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Published: 4/16/2004

Singer-activist lends talents to 10th Take Back the Night

BY TAHREE LANE
BLADE STAFF WRITER
Holly Near Holly Near
HO Enlarge

Folk singer Holly Near belts out her joyful noise tonight at a free performance at the University of Toledo.

Near's resonant mid-range vocals have harmonized with the greats of contemporary folk music - Pete Seeger, Bonnie Raitt, Arlo Guthrie, Joan Baez, Ronnie Gilbert, and Peter, Paul, and Mary.

And, as founder of a pioneering record company, she gave voice to scores of little-known musicians.

Her visit is part of the 10th Take Back the Night event which begins, rain or shine, at 7 p.m. in a large tent adjacent to UT's law college.

Near, 54, is an icon of her generation. Her passions are the fabric of her ballads about peace and the environment, and call for change regarding poverty, racism, and gender disparities.

"I sing to the choir and I think the choir does all the work," Near says in a telephone interview.

The redhead from California says she doesn't regularly sit down and write songs. "But every few years I put out a new CD and I'm always surprised that I have enough songs," she says. Her new release is "Edge."

How does she maintain her enthusiasm for social justice? There are days, she admits, when it's an uphill stuggle.

"I think on a daily basis you try to remember how to be a caring, responsible, alert citizen and remain more fascinated than fearful," she says. Change, she says, is evolutionary. "You have to be a link in the chain. If you're first, you don't get to see the end result. And if you're last, you can't realize what came first."

Near accepts about 30-40 engagements in the spring and again in the fall, singing, teaching, and giving keynote speeches to groups such as ministers or psychologists. "I try to be home summers and most of mid-winter."

How did the local Take Back the Night organizers obtain a performer of Near's stature?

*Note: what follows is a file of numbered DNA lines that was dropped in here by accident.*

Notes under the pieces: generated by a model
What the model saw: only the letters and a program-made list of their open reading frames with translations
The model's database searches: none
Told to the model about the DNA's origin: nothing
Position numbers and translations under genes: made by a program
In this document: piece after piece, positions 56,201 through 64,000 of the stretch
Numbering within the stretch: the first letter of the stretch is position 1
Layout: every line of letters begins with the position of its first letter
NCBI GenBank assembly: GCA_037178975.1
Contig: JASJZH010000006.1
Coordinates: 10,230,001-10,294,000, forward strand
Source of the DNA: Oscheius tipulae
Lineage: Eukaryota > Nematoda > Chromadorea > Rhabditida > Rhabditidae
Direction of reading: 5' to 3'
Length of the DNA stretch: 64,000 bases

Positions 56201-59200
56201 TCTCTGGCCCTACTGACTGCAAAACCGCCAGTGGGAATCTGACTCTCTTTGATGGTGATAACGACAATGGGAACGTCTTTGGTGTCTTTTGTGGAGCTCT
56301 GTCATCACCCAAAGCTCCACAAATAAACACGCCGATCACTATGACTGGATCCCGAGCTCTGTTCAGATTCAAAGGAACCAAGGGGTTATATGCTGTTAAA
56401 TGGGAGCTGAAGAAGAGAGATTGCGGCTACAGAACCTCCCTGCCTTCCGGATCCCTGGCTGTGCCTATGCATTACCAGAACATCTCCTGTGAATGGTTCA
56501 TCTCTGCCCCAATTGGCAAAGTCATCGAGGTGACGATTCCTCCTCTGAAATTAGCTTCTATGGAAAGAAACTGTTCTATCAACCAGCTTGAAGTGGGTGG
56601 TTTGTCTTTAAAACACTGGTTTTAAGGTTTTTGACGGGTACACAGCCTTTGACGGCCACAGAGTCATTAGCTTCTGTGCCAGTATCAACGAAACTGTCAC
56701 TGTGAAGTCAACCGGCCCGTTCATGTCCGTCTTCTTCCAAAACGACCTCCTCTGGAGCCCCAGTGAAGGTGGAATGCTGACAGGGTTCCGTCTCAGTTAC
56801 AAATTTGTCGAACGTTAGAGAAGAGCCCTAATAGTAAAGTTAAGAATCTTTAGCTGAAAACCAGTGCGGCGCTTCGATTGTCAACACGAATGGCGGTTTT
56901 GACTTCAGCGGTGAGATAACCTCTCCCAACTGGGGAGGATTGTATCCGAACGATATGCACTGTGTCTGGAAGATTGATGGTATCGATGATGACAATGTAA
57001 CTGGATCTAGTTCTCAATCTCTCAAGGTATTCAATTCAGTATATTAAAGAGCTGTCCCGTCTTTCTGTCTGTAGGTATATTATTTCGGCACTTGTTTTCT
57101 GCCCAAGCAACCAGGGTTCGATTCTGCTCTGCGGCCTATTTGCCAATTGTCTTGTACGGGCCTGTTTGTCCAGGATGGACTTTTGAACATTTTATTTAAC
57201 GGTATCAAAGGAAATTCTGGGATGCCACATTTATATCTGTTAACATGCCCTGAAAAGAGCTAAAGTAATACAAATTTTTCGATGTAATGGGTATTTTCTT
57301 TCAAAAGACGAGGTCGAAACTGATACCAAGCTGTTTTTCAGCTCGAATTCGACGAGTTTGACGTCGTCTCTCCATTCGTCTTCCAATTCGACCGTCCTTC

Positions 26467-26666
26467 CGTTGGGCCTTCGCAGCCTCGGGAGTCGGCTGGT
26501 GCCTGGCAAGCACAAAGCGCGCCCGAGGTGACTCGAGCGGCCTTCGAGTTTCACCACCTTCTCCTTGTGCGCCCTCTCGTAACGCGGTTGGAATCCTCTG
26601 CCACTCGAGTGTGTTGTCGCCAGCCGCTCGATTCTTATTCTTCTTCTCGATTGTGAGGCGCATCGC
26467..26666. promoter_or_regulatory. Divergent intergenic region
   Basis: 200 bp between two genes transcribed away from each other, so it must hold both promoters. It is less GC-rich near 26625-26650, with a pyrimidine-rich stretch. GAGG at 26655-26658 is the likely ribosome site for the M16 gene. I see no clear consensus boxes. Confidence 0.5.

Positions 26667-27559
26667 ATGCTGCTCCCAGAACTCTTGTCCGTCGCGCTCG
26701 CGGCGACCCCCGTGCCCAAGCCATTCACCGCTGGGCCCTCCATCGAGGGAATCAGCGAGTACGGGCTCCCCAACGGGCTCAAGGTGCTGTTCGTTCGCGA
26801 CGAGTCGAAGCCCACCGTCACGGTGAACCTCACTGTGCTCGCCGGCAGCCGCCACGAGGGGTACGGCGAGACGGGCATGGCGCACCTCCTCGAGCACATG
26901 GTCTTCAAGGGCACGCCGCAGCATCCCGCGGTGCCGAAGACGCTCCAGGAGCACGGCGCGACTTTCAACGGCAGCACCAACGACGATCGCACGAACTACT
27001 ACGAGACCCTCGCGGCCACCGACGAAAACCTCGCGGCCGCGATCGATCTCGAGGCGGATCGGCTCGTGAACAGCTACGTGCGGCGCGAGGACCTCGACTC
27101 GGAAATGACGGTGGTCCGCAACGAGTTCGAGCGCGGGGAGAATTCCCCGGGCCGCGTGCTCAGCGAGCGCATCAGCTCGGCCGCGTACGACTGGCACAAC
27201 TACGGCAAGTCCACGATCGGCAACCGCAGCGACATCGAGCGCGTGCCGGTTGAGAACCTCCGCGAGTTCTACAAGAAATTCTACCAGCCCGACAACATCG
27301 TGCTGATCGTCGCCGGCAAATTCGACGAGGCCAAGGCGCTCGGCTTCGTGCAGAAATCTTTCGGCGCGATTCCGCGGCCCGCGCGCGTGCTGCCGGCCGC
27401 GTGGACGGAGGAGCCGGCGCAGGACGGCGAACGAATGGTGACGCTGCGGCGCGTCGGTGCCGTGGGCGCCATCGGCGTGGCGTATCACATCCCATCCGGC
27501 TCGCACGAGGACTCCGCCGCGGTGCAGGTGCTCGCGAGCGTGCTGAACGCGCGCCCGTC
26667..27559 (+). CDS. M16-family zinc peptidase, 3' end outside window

"They invited me," she says. Creating a safe world is near to her heart.

"If you have a world where everyone has to live in fear, it affects your health, your art, spirituality, how you care for children."

It is, she adds, essential for men to participate.

"Men have to demystify this idea that this is a woman's problem. Just like white people showed up for events for the rights of black people. Men grow up in a culture that permits this violence."

Born to ranchers in Ukiah, Calif., she first sang in public at the age of 8.

She acted in films and television shows, including Slaughterhouse Five, Minnie and Moskowitz, The Mod Squad, The Partridge Family, and All in the Family. She appeared on Broadway in Hair.

In 1972, she created Redwood Records to record the music of politically conscious artists from around the world. Redwood, which recorded the first album for a capella group, Sweet Honey in the Rock, operated for almost 20 years.

"There was a bit of a slump in the social-change world," she says.

Financial grants for original music dried up. And feminist and lesbian artists, for whom Redwood once provided the sole alternative, found new options.

Near lives in northern California, not far from the coast, with her partner of 10 years, Pat Hunt, a retired librarian. She does not have children, but he has children and grandchildren.

At home, she loves curling up with a book by the wood stove, and brainstorming with friends. "We try to have our own little personal think tanks. It's very important to stop and re-evaluate."

Near returns to Ohio May 3 for Kent State University's remembrance of the four students killed by the National Guard in 1970. And May 11-13, she teaches a three-day skill-building seminar for artists, activists, and creative thinkers, at the Leaven Center near Lansing.

The Take Back the Night march creates awareness about violence toward women, said Diane Docis, coordinator of UT's Sexual Assault Education and Prevention Program. Despite the focus on homeland security, city streets and even homes are not safe places for many American women, says Docis.

"It's a chance to be safe on the streets at night without the protection of men," she says.

Several UT and community groups organized the event. Around 8 p.m., women will begin the march through the Old Orchard neighborhood. Children may participate.

Meanwhile, men and teenaged boys can attend a program led by Heath Huber of Bowling Green State University's Women's Center. A documentary film, Tough Guise, by Jackson Katz, will be shown.

Following the march, survivors of assault will tell their stories.

"It's an amazing and powerful part of the event," says Docis.

Near will sing briefly again, followed by the musical group Spectrum.

Holly Near's concert at 7 tonight at UT near the law college, and all Take Back the Night events, are free. On-campus parking is off Secor Road. Information: 419-530-3495.

Contact Tahree Lane at:

tlane@theblade.com or

419-724-6075.



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